Now you're probably thinking "What an idiot!" and you'd be right to but I still wasn't happy. There was, to me, an obvious difference between playing tracks through iTunes and directly from the Finder regardless of the file type and no amount of rooting around on the internet could find me a solid explanation. My own opinion is that it is the playback mechanism encoded into Finder and iTunes. Finder is most likely utilising a Core Audio component for playback (as Logic Pro and GarageBand do) but I'm unsure if iTunes uses this. Most likely iTunes uses a QuickTime component and this brings me back to my comment about wanting a 'vanilla' version of iTunes built purely for audio playback. It wouldn't need to use Quicktime and could plug straight into the Core Audio component(s). This would instantly upgrade everyone's audio quality. Will it happen? Well, iTunes is a beast. A behemoth of code bolted together to accommodate the iTunes Store, video playback, the quirky Coverflow system and iPod synchronisation (which includes photos, calendars etc). I fully expect a completely re-vamped version of iTunes to appear along with OS XI - if not sooner. Is it really needed? Not for the majority of users but an improvement in audio quality would be a good selling point for a company who's income stream is bloated by the sales from the iTunes music store.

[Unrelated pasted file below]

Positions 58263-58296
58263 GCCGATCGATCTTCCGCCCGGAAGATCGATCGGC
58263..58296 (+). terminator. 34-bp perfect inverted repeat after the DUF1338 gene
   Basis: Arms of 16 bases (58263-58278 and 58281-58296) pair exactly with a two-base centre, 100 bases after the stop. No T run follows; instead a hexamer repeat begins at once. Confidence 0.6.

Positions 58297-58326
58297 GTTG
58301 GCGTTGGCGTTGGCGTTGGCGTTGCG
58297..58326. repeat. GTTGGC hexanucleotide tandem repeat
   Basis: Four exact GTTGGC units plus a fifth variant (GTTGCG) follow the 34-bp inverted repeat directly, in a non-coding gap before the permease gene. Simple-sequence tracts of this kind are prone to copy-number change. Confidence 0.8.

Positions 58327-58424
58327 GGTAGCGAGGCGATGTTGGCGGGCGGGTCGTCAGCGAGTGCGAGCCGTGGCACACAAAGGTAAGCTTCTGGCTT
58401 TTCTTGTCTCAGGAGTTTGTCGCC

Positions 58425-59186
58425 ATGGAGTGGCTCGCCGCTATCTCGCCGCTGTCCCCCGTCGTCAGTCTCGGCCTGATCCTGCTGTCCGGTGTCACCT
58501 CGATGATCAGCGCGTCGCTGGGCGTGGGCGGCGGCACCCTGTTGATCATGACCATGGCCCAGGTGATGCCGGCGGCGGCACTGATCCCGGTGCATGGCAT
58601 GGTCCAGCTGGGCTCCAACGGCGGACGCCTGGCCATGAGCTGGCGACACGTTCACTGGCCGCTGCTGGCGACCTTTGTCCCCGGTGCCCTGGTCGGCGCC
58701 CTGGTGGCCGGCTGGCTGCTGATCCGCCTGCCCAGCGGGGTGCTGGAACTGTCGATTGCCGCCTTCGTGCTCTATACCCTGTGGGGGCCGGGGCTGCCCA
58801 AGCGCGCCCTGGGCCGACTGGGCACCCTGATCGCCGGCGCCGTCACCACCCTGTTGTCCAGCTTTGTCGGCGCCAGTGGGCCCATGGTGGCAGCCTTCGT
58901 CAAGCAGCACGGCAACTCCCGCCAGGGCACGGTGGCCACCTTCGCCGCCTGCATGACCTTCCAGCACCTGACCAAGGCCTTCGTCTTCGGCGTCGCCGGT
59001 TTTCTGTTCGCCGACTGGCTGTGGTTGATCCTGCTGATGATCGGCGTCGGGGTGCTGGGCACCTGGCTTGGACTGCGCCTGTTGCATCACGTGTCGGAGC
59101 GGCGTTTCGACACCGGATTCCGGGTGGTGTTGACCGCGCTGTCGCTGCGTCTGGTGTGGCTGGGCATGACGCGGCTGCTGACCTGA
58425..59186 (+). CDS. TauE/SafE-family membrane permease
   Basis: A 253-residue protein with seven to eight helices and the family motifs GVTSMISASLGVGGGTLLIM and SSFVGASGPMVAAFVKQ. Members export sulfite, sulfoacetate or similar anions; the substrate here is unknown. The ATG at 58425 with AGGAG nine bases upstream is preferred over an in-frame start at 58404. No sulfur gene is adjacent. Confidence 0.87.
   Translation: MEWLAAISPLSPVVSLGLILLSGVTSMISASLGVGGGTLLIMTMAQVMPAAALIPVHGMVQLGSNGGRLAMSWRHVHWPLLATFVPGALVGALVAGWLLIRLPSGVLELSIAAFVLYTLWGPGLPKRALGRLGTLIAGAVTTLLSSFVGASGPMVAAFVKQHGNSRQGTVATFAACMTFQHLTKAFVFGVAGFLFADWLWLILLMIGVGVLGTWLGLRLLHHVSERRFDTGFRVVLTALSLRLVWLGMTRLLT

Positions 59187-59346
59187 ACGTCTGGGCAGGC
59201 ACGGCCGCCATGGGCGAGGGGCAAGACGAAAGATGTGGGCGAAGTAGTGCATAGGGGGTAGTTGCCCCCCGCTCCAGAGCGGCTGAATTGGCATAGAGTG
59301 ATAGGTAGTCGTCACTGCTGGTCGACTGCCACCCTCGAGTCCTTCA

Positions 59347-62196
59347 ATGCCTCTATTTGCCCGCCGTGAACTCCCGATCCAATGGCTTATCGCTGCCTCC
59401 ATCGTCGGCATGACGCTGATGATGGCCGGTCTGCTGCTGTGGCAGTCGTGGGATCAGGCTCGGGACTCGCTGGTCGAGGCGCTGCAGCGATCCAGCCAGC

So what's the moral of this little tale of audio flatulence and oversight?
Firstly, audio file types and codecs are important* but the nasty, in-built equalisation and sound-level features found in iTunes make your file choice almost redundant. If you're listening to your music a lot and through a decent hifi or dock/speaker system then turn them off!
Secondly, in my opinion, iTunes really does have an effect on sound quality even if all the equalisation settings are turned off. Why this is I can't be certain but I'll certainly be keeping my eyes on the internet in the hope of finding out.
Lastly, drinking rum whilst being lazy can make you do daft things like this.
*When importing music to iTunes go for the largest file size you can accommodate. My advice is that if you're going for MP3 compression then always set it to 320KB, don't use VBR (Variable Bit Rate), and never use 'Joint Stereo'. Both of these settings reduce files size further and affect audio quality.
Mates Rates Manager. Online Store Manager. Google monkey. Sneaker collector. Music aficionado. Scot in exile.